day when the prohibition was to take effect, the President
sent to Congress the following communication : —

Washington, January 5, 1864.

Gentlemen of the Senate and House of Representatives:

By a joint resolution of your honorable bodies, approved December
23, 1863, the paying of bounties to veteran volunteers, as now prac-
tised by the War Department, is, to the extent of three hundred dol-
lars in each case, prohibited after the fifth day of the present month.
I transmit for your consideration a communication from the Secre-
tary of War, accompanied by one from the Provost-Marshal General
to him, both relating to the subject above mentioned. I earnestly
recommend that this law be so modified as to allow bounties to be
paid as they now are at least to the ensuing 1st day of February. I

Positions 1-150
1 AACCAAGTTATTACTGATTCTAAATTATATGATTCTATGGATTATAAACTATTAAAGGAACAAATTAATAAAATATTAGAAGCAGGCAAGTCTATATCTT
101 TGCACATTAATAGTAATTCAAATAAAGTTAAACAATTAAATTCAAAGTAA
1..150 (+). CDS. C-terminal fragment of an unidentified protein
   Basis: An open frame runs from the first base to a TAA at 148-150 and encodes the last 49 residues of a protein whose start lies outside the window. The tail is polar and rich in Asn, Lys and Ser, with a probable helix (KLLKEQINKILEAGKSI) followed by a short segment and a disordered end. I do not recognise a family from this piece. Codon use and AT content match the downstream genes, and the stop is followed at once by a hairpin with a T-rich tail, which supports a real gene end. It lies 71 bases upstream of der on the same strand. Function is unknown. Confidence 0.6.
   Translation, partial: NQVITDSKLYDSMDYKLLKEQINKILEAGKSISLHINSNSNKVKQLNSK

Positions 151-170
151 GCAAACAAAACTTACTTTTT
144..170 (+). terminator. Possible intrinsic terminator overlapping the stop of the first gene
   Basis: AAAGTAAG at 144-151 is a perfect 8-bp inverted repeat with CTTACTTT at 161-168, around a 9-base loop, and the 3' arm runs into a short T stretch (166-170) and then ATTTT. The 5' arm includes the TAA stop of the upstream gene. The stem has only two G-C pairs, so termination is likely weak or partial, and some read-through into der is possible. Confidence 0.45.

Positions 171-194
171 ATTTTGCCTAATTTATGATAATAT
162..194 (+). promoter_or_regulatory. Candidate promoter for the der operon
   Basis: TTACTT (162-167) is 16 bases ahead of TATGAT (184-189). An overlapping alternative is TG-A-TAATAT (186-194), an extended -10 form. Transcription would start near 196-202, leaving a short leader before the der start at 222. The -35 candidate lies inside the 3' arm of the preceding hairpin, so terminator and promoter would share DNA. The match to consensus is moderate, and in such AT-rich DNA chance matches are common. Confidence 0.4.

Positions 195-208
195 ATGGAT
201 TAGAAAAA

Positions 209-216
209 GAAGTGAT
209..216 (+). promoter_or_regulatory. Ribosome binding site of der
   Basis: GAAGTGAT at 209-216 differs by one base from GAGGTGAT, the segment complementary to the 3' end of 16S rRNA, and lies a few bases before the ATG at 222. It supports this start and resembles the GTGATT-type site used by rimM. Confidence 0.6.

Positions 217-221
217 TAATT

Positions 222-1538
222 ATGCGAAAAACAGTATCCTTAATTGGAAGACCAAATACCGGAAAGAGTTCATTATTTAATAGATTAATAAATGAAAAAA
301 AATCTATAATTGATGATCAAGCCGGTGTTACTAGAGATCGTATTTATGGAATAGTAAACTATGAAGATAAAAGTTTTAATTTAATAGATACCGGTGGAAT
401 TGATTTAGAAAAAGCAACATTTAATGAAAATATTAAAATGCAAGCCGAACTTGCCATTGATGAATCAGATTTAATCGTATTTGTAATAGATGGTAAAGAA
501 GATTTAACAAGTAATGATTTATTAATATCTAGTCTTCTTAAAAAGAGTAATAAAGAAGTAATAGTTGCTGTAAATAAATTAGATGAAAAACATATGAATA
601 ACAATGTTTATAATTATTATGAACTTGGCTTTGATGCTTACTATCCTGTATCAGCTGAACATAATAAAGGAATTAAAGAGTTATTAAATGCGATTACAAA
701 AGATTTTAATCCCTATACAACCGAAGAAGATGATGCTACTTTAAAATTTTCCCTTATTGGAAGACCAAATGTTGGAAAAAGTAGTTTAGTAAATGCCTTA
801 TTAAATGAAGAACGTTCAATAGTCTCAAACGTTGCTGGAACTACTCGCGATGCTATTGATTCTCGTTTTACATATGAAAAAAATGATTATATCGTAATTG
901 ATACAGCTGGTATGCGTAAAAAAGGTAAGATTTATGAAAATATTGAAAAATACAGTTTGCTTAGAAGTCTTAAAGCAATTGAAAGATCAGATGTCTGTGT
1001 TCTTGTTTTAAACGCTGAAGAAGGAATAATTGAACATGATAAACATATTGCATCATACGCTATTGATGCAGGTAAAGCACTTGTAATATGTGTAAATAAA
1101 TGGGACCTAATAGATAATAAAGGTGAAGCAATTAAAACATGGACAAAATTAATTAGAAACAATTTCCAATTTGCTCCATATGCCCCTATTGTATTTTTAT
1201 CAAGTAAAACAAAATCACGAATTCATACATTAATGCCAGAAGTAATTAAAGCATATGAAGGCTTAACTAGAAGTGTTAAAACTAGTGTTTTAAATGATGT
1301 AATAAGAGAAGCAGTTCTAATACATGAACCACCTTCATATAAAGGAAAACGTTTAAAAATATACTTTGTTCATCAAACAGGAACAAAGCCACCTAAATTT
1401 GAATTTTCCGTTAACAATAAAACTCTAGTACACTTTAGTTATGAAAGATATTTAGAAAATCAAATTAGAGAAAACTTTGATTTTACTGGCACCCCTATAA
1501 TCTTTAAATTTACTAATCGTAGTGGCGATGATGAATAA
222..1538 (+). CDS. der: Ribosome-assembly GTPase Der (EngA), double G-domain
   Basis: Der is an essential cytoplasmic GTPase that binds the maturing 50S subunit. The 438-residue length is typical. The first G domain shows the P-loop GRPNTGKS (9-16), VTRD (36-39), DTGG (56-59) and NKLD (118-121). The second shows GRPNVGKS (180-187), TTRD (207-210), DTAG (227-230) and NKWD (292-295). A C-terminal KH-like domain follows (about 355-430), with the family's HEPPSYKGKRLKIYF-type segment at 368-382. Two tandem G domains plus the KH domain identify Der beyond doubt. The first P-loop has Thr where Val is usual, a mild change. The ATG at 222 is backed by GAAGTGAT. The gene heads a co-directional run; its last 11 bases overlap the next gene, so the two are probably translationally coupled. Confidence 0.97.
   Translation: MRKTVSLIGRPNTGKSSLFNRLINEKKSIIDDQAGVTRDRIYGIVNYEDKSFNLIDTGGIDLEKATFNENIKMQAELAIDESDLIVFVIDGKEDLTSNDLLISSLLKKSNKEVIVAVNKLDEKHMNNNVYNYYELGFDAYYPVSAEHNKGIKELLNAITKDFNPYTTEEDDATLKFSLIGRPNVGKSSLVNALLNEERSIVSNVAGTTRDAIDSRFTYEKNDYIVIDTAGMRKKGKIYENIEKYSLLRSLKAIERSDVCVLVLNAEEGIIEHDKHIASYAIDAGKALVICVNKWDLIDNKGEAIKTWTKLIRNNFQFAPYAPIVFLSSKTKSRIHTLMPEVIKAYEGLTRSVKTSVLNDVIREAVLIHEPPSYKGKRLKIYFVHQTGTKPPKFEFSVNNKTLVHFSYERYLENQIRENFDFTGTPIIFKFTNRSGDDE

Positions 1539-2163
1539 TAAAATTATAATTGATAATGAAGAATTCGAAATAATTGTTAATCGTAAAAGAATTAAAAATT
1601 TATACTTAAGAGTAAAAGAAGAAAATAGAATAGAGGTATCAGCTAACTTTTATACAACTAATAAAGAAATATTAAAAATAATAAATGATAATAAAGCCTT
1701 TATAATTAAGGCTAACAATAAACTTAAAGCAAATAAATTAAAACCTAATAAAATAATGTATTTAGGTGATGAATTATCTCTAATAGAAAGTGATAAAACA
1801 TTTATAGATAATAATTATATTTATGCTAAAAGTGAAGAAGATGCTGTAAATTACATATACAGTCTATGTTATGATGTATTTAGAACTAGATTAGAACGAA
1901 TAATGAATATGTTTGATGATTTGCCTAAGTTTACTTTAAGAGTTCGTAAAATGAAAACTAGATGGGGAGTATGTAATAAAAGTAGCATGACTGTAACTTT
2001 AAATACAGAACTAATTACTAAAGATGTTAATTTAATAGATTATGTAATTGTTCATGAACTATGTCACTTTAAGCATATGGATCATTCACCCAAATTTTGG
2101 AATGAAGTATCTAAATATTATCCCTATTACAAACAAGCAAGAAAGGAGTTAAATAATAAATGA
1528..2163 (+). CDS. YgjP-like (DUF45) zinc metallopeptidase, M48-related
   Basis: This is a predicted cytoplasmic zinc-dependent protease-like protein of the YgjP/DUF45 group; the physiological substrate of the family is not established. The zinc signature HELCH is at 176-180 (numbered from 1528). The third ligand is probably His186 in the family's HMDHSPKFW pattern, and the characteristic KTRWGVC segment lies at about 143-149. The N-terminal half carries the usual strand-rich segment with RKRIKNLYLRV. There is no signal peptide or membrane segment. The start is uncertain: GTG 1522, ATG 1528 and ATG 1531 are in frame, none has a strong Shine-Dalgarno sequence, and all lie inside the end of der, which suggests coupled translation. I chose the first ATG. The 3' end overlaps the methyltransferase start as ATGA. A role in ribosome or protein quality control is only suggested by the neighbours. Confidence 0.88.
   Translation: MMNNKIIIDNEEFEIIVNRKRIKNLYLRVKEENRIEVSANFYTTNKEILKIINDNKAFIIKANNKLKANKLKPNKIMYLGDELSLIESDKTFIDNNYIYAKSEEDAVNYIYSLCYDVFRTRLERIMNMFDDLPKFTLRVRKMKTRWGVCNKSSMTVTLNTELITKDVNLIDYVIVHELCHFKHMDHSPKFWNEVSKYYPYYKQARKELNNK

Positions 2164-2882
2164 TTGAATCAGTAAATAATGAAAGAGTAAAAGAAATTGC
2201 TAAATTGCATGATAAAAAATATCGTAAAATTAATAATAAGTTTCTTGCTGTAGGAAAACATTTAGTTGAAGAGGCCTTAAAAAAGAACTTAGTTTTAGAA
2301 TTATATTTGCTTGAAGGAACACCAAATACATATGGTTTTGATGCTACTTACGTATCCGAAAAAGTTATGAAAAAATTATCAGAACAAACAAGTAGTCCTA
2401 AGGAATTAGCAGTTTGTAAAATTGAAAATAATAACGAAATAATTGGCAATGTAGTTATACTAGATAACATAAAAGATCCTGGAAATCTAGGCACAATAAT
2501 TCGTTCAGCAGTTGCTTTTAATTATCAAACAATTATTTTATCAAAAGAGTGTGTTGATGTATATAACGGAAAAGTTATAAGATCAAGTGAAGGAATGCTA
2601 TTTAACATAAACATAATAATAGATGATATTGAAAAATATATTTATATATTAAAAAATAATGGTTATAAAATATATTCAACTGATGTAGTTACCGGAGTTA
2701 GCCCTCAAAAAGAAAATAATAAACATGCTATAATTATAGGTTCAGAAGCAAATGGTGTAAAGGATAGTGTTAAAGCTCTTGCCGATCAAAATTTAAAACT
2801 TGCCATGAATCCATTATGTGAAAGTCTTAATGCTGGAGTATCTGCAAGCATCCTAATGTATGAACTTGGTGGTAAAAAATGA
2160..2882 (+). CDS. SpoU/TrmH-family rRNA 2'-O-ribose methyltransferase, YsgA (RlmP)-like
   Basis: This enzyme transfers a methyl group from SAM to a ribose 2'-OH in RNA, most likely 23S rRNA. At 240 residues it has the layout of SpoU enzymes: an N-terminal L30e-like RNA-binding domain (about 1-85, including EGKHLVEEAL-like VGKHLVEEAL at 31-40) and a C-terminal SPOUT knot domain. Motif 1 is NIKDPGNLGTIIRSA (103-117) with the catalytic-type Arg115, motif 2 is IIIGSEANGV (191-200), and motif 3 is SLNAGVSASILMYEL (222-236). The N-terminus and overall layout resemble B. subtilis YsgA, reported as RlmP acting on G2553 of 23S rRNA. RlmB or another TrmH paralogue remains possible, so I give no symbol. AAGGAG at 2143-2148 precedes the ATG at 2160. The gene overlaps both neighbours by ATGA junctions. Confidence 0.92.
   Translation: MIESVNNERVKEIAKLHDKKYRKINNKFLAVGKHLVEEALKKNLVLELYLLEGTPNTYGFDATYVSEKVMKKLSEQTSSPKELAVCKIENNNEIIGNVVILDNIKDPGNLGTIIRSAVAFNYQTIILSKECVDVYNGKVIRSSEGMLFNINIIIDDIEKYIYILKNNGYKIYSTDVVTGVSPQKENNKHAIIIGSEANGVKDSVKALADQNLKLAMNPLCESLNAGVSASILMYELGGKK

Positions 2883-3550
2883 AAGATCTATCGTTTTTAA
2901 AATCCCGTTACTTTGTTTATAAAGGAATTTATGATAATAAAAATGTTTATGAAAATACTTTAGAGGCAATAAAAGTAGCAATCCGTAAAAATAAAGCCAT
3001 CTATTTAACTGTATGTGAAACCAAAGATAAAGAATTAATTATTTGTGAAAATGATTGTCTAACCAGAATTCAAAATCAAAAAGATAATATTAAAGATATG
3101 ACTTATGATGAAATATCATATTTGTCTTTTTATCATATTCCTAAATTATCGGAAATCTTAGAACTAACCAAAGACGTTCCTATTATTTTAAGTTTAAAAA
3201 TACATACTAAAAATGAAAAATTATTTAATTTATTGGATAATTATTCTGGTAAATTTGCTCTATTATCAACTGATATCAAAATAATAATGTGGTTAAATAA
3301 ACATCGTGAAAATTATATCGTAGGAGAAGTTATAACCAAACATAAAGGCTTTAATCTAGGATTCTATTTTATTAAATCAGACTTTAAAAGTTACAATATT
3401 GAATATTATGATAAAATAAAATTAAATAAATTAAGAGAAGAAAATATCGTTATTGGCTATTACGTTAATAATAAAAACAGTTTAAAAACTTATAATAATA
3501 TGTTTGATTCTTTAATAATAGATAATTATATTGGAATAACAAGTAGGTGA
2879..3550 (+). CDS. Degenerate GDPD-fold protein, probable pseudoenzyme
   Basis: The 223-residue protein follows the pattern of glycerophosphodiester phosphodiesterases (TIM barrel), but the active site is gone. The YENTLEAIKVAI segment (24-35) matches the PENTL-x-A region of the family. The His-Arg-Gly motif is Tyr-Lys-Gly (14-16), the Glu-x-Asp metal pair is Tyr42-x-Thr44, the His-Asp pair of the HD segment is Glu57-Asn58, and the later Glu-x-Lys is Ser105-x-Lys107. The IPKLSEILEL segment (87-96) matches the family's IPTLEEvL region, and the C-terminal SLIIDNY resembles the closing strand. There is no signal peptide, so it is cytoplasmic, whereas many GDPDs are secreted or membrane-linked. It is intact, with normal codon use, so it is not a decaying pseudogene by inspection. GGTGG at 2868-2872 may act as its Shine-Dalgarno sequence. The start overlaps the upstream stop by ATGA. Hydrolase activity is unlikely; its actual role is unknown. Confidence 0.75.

am not without anxiety lest I appear to be importunate in thus recall-
ing your attention to a s-ubject upon which you have so recently
acted, and nothing but a deep conviction that the public interest de-
mands it could induce me to incur the hazard of being misunderstood
on this point. The Executive approval was given by me to the
resolution mentioned, and it is now by closer attention and a fuller
knowledge of facts that I feel constrained to recommend a reconsid-
eration of the subject. A. Lincoln.

A resolution extending the payment of bounties, in ac-
cordance with this recommendation, to the first of April,
was at once reported by the Military Committee of the Sen-
ate and passed by both Houses of Congress.

The volunteering, however, did not appear to supply men
with sufficient rapidity, and on the 1st of February, 1864, the
President made the following order: —

Executive Mansion, February 1, 1864.

Ordered, that a draft for five hundred thousand men, to serve for
three year's or during the war, be made on the 10th day of March


next, for the military service of the United States, crediting and de-
ducting therefrom so many as may have been enlisted or drafted into
th^service prior to the ist day of March, and not heretofore credited.
(Signed) Abraham Lincoln.